the Commissioner, after audit and examination, and habing determined additional excess profits tax to be due, mailed the partnership a 60-day letter, which disclosed a denficiency in excess profits tax of $49,301.49 for the fiscal period in question.
On February 26, 1926, the Revenue Act of 1926 became law, 26 U.S.C.A. Int.Rev.Acts, p. 145 et seq.
The partnership, within 60 days after the enactment of the law, appealed from the Commissioner's determination of deficiency to the Board of Tax Appeals, and thus brought itself within the provision of that Act, making all of its terms applicable to the proceedings.
The next step is stated as follows in the plaintiff's statement of claim: "* * * thereafter and on, to wit, November 9, 1929, based upon a stipulation of the parties to said appeal as to the partnership's correct tax liability, the said Board entered its decision and a final order finding a deficiency for the period March 16, 1917, to February 28, 1918, of to wit, $26,046.54."
This amount, together with interest of $5,967.51, was assessed against the partnership by the Commissioner on December 21, 1929, and was paid January 31, 1930, to the Collector.
This suit is brought to recover the amounts so paid. Several grounds for recovery are asserted, the most important of which is that the additional tax and interest were assessed and collected after the expiration of the period of the statute of limitations.
The Revenue Act of 1926, which expanded the jurisdiction and powers of the Board of Tax Appeals, provided, Sec. 284(d), 26 U.S.C.A. Int.Rev.Acts, page 220, that if a taxpayer elected to file a petition with the Board of Tax Appeals for the redetermination of the Commissioner's finding of a deficiency, "* * * no suit by the taxpayer for the recovery of any part of such tax shall be instituted in any court * * *." both sides agree that this provision is fully applicable to the present suit, and that it denies jurisdition to this Court unless the case comes within the exceptions of Sec. 284(d) (3), which allows suits "As to any amount collected after the statutory period of limitations upon the beginning of distraint or a proceeding in court for collection has expired; but in any such claim for credit or refund or in any such for refund the decision of the Board which has become final, as to whether such period has expired before the notice of deficiency was mailed, shall be conclusive."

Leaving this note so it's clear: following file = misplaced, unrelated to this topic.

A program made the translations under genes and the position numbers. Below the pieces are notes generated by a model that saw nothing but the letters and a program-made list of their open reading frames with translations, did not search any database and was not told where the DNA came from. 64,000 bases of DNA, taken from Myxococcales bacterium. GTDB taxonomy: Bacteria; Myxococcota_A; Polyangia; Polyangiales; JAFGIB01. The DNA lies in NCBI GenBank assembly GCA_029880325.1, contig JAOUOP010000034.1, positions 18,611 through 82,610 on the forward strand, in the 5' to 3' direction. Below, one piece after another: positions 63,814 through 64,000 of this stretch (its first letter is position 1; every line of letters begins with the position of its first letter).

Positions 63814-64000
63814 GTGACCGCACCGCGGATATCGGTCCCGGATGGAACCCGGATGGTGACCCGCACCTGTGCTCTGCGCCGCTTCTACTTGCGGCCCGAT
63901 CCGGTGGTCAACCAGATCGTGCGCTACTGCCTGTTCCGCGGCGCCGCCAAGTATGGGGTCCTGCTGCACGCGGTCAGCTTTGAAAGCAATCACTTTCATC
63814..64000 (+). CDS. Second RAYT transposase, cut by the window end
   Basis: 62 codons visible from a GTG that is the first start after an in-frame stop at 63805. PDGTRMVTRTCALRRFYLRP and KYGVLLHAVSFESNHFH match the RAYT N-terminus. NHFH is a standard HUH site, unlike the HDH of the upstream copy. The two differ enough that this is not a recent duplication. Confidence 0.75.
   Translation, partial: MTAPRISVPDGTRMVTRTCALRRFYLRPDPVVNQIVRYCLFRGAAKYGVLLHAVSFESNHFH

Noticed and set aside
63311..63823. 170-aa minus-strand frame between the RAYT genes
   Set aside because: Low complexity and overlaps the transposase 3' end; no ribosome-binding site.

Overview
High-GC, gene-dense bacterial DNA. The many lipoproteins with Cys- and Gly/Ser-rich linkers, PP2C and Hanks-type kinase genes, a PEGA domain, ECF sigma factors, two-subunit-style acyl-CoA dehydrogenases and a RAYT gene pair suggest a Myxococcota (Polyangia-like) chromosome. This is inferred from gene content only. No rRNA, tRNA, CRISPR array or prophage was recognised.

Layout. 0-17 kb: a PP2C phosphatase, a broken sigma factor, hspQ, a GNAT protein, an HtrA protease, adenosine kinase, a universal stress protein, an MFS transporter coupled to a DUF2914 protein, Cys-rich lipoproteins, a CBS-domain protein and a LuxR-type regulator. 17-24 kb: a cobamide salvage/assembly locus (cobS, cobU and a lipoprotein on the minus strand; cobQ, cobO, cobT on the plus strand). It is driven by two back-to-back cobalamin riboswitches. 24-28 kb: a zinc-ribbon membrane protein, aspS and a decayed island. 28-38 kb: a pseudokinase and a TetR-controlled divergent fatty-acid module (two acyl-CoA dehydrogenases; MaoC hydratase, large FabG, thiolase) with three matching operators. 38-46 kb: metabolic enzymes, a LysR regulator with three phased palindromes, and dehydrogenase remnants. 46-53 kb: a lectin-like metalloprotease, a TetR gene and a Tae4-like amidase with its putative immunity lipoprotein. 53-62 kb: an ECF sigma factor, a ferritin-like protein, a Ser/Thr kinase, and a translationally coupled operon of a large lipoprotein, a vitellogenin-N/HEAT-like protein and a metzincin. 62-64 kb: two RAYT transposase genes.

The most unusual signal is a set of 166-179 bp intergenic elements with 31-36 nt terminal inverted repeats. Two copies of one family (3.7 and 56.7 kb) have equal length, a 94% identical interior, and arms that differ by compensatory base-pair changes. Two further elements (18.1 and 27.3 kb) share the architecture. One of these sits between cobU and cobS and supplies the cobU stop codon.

The statement of claim shows that this suit is "As to [an] amount collected after the statutory period of limitations * * * for collection has expired;" and hence, I think, the Court is bound to entertain it. But, as has been noted, the exception of Sec. 284 (d) (3) further provides that in any such suit the decision of the Board as to whether the period for collection has expired before the notice of deficiency was mailed is conclusive, and this brings us to the ultimate question in the case, which is: Did the decision of the Board of November 9, 1929 (which, of course, has become final), finding a deficiency of $26,046.54, include the decision that the period of limitations had not run before the notice of the deficiency was mailed? In my opinion, it did.
The statement of claim says plainly enough that the parties stipulated that the plaintiff's "correct tax liability" was $26,046.54, and that upon this stipulation the Board entered its order. The Government does not contend that this procedure was effective compromise under Sec. 3229 of the Revised Statutes, 26 U.S.C.A. Int.Rev.Code, § 3761, and I fully agree. It is also true that the decision of the Board of Tax Appeals did not expressly adjudicate the question of the expiration of the period of limitations. It does not appear here that the question was raised before the Board. It undoubtedly could have been, and, of course, there may have been matters of waiver or extensions suspending the running of the period. All this, of course, is speculation, and, for the purpose of this decision, it may be assumed that the question was not presented to the Board. Nevertheless, I think that the order of the Board must be taken as conclusively disposing of it.